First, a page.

I like to be in plentyof space not surrounded by steel that could crush and kill me and i ride accordingly

    At the end of it all overtake when YOU feel it is safe to do so not whn dictated to by a "test" or other rider
    Just a Prospect at the moment

  9. #25
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    Advanced rider training is about increasing your skill level.
    You have to know how to make progress and be able to do so confidently, so aspects of lessons and testing focuses upon that.....


    You dont actually have to make progress when you are not on test or training.
    Brian

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  10. #26
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    Far too many peeps want a manual that says THIS is what you must do in THIS situation, the art of ADVANCED riding, is riding to what you see and what you cant see etc etc. There is no black and white involved, its all subjective depending on the particular circumstances at the time. If your not making progress when the circumstances say you can, then you deserve to be marked down and I don't hesitate to tell any of my associates if that's what they are doing. Most of my previous ones have passed their assessments with F1RSTs so I must be doing something right. If an associate cant grasp the "making safe progress" part then why the hell are they bothering ??

  11. #27
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    Quote Originally Posted by Delboy777 View Post
    If an associate cant grasp the "making safe progress" part then why the hell are they bothering ??
    Just being devil's advocate.

    What if somebody comes to IAM because they want extra training a) for the sake of training (always good), and b) in order to be safer, in the first place?

    That was certainly my motivation. Travelling safer and quicker was never an attraction for me. I'm prepared to arrive there five minutes later.

    Having said that, I did pass, even if it was, now that I think about it, really borderline. So I must have done something right.

  12. #28
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    Roadcraft is worth a read and the Bikesafe course is valuable but if you have at least an ounce of common sense the rest is not necessary unless you like passing exams and want to feel superior.

  13. #29
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    Quote Originally Posted by Delboy777 View Post
    Far too many peeps want a manual that says THIS is what you must do in THIS situation, the art of ADVANCED riding, is riding to what you see and what you cant see etc etc. There is no black and white involved, its all subjective depending on the particular circumstances at the time. If your not making progress when the circumstances say you can, then you deserve to be marked down and I don't hesitate to tell any of my associates if that's what they are doing. Most of my previous ones have passed their assessments with F1RSTs so I must be doing something right. If an associate cant grasp the "making safe progress" part then why the hell are they bothering ??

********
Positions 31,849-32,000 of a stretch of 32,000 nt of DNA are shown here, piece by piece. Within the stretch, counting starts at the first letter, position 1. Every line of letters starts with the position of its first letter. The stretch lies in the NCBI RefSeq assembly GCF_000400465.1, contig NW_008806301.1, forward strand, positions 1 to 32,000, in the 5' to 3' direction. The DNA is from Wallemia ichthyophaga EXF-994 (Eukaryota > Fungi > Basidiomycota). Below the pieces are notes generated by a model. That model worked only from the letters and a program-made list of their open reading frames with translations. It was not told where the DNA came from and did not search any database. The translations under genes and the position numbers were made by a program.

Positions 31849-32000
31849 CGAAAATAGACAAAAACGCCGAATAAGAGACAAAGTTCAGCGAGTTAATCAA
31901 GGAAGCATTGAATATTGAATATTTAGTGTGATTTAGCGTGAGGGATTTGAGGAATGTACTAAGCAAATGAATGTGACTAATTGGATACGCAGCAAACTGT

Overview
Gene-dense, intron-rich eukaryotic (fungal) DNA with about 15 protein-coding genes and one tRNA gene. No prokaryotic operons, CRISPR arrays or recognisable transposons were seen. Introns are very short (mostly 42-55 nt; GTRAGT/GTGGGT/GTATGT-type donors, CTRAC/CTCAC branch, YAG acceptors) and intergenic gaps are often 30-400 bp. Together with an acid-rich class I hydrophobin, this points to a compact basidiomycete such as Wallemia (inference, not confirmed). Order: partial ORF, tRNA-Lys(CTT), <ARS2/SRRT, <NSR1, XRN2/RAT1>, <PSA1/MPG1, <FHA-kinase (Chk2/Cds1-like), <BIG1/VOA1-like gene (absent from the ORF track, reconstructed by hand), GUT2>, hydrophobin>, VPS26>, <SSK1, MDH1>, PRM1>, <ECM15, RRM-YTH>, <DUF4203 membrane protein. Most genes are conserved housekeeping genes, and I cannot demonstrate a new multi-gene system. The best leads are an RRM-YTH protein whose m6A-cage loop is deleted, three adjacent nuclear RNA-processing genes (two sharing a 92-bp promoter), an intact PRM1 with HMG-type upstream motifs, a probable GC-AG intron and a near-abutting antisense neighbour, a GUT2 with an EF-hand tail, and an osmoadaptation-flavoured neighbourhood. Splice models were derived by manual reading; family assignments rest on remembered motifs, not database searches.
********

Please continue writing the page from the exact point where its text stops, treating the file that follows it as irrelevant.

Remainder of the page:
I would agree, but to be fair to OP, the fact that your associates are getting F1RSTs only shows you are teaching what the IAM wants/requires, not that it is 'right'.

    from my own observing, I rarely see progress as an issue. Associates make poor progress due to their bad habits. As they gain experience and confidence, they usually make sufficient progress to achieve the standard without issue.

  14. #30
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    Quote Originally Posted by agfoxx View Post
    Just being devil's advocate.

    What if somebody comes to IAM because they want extra training a) for the sake of training (always good), and b) in order to be safer, in the first place?

    That was certainly my motivation. Travelling safer and quicker was never an attraction for me. I'm prepared to arrive there five minutes later.

    Having said that, I did pass, even if it was, now that I think about it, really borderline. So I must have done something right.
    I refer you to post 25.

  15. #31
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    OP, Isn't the point of the IAM test about proving that you can ride at a more aggressive pace safely?
    After your test you can go back to riding as you normally would / prefer.

    Constantly appraising your speed and position and that of other road users takes alot more concentration and mental ability than just trundling along cautiously (which I'm sure you appreciate), that's not advanced riding, thats just being cautious....which is fine, it's a good recipe for self preservation above all else. You can ride cautiously whilst still applying "advanced principles" but it just means your riding within the your existing comfort zone.

    The advanced route is about extending your comfort zone without compromising safety...but in reality that is big grey blury line open to interpretation due to an individuals perception of risk and their ability. It may be your just too risk adverse or perhaps your not a "natural rider" and thats not meant as any disrespect meerly that we can all drive a car around a race track but few will ever be an F1 world champion as we simply aren't wired that way.

    To discuss your anecdote about a car wandering into your path because the driver scratched his knee, an adhoc event which may cause a sudden deviation, yes that is possible but is it likely? Would the deviation be sufficient to take you out? Are there any tell tale signs leading up to it?

    E.g. a sudden blowout could occur when you are along side, however to generate a big swerve their speed would probably need to be at motorway speeds or excessive, at 40mph in slow moving traffic when your filtering by, unlikely to cause a 2 feet deviation at the precise time your passing....

    An impatient driver suddenly changing lanes, far more likely. As Micky and Giles have repeatdly highlighted "beware the gaps" which you can fully plan for.

  16. #32
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    Quote Originally Posted by agfoxx View Post
    [snip]

    For me, most of the training was concentrated on "going for gaps" and "making more progress".

    [snip]
    If that is really was most of the training, then it does rather sound like there are issue with how you were advised by your observers.